BBC One’s school-based drama series Waterloo Road returns next week for a 20-part third series.
Picking up from last year’s dramatic ending which saw the murder of drama teacher Izzie Redpath (Jill Halfpenny) this latest run sees the introduction of some new faces.
The creative force behind the series is creator/writer Ann McManus who is also Creative Director at series producers Shed Productions.
Education is a subject close to Ann’s heart, and, before landing a job as a television writer, helping create Footballers’ Wives and Bad Girls, Ann taught English for five years in some of Glasgow’s toughest comprehensive schools.
As she explains when asked by the BBC to come up with a contemporary drama that would be relevant to the lives of ordinary people in Britain today, Ann didn’t hesitate in pitching a drama set around a modern comprehensive school.
“If there is one single issue that dominates the thinking not only of parents, but of everyone who wants a decent and fair society, it’s how we give our children the best start in life”, says Ann. “Without overstating the case, teachers are at the front line of humanity and what they do in the classroom affects all of our lives” says Ann.
The drama started in series one with the school in crisis when its long-suffering headmaster has a nervous breakdown.
“Deputy Head Jack Rimmer (Jason Merrells) reluctantly takes the hot seat as Acting Head and there starts the long road of turning round a failing school – one small step at a time.
This series sees Jack struggling to cope with Izzie’s death. Actor Jason Merrells who plays Jack says the tragedy has made him “more determined than ever to turn Waterloo Road around and make it a success.”
Picking up the theme of teacher dedicated McManus says “if there is one main theme in Waterloo Road, it’s that a few good teachers can make a huge difference in even the most challenging schools. You can throw any amount of money and resources at education but, if you don’t have motivated and inspiring teachers, the investment will never deliver.”
As mentioned this term sees the arrival of some new faces including Neil Morrissey as deputy head and maths teacher Eddie Lawson. Morrissey described Eddie as “an inspirational teacher with a genuine passion for the job, and is tough, but fair.”
Eddie and Jack are both strong characters with their own ideas on education so how do they both get along?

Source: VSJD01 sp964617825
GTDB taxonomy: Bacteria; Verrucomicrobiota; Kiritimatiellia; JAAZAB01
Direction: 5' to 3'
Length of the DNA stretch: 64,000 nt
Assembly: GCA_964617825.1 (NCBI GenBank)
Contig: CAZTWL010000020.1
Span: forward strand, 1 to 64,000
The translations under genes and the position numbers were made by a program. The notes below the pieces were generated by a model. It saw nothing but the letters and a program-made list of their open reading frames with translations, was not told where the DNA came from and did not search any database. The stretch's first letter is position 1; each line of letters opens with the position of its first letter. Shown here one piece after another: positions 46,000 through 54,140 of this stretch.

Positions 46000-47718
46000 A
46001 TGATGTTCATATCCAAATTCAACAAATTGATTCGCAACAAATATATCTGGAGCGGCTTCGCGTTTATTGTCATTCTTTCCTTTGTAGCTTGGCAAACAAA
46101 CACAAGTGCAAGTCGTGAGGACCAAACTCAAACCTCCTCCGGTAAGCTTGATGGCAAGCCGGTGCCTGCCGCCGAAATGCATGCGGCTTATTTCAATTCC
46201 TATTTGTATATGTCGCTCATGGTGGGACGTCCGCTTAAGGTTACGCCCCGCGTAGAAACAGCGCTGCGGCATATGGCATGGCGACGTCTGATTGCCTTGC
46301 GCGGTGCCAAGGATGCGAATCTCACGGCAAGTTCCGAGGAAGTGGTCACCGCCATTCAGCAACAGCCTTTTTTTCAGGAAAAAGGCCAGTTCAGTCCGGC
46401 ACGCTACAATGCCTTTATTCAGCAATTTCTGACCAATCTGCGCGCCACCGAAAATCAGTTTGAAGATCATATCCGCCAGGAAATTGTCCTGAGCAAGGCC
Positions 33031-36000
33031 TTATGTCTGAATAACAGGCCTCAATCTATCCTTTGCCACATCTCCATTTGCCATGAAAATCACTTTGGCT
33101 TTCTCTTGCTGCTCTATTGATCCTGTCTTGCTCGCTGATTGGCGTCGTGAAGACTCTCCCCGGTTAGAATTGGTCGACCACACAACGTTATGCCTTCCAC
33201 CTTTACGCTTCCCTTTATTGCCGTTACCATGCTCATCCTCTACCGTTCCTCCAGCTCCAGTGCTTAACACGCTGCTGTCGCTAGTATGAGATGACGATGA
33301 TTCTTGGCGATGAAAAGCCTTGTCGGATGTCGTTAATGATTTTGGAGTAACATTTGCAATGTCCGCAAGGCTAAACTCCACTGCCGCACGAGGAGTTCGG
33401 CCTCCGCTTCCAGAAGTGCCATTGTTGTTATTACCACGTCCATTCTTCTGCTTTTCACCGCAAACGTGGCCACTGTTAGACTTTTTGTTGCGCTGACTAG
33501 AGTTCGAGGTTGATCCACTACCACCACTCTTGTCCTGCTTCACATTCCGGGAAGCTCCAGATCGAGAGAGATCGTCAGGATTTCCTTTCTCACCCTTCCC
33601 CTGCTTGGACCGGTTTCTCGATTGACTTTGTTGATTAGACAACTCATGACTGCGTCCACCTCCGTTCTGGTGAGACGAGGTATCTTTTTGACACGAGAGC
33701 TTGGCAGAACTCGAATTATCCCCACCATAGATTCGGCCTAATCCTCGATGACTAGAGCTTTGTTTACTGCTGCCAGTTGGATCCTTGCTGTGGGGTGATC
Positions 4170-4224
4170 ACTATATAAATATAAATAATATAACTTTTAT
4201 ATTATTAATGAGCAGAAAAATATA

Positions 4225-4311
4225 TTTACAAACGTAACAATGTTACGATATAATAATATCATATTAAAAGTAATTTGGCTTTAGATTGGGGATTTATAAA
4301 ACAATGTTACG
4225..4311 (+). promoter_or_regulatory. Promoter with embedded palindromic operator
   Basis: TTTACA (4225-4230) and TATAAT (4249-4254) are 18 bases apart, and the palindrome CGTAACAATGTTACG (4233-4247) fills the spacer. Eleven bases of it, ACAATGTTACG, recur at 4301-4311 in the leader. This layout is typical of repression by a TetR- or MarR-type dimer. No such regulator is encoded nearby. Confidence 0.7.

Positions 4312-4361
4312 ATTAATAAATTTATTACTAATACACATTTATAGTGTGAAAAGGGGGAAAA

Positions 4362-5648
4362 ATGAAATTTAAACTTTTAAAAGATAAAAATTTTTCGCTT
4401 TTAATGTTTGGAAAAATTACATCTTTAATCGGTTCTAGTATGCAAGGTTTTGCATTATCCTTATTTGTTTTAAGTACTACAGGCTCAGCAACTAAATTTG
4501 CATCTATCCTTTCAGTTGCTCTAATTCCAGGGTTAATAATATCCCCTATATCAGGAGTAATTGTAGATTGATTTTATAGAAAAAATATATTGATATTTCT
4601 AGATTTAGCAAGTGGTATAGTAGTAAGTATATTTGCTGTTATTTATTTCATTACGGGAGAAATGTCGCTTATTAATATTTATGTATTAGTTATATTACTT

“They slowly warm to each other as they both have their own ideas on how to get the best from the students. Eddie also believes in doing things by the book, to a certain degree, which is in stark contrast to Jack – who likes to cut corners where possible. But, ultimately, they do get on as they both want what’s best for Waterloo Road – and they also enjoy a pint together” says Morrissey.
Also joining the cast this year is Shabana Bakhsh who plays new English teacher Jasmine Koreshi. As a recent graduate of teacher training college Shabana says Jasmine “sometimes feels overwhelmed with the pupils, but can regain her confidence when pushed. She likes to have fun and doesn’t like having to discipline the pupils, and sometimes feels she has little control over the class.”
“Jasmine likes to have fun and she can get down to the students’ level, but she can get freaked out and upset too easily.”
Having escaped the sack at the end of last term Steph Haydock has been promoted to Head of Pastoral Care but actress Denise Welch suggests Steph may not have her priorities quite right: “Steph is happy to have her own office, but that is more important to her than her actual duties. I don’t imagine for one minute she has thought much about her approach to her Pastoral Care role.”
Series producer Lis Steele says the expanded run of 20 episodes has allowed the production team to grow the world of Waterloo Road and its staff: “it’s enabled us to broaden the scope of storytelling, both in terms of one-off guest stories per episode and stories for our regular characters. We’ve been able to expand the type of personal stories for our regular characters (relationships and personal lives) as well as show their professional lives within the school and the impact on their characters from more school-based stories.”
Are there any changes the audience can expect? Lis says the nature of the stories this year “are shifting away from emphasising traditional themes of education to reflect a more vocational approach. As a result, we have been able to tell more stories away from the normal environment of the school and use more locations in the community. An outward bound centre, a prison, a museum and a residential care home are just some of the environments our teachers and pupils find themselves in.”
Asked about the show’s realism Steele says “what Waterloo Road successfully achieves is to dramatise stories which touch on real contemporary issues that everyday people have to face – either in education, society and/or family life in general – but in an entertaining, accessible and ultimately poignant way.”
“In this way, the series is able to put the human condition under the spotlight but with wit, warmth and optimism.”
Waterloo Road, Thursday 11 October 2007 8.00-9.00pm BBC ONE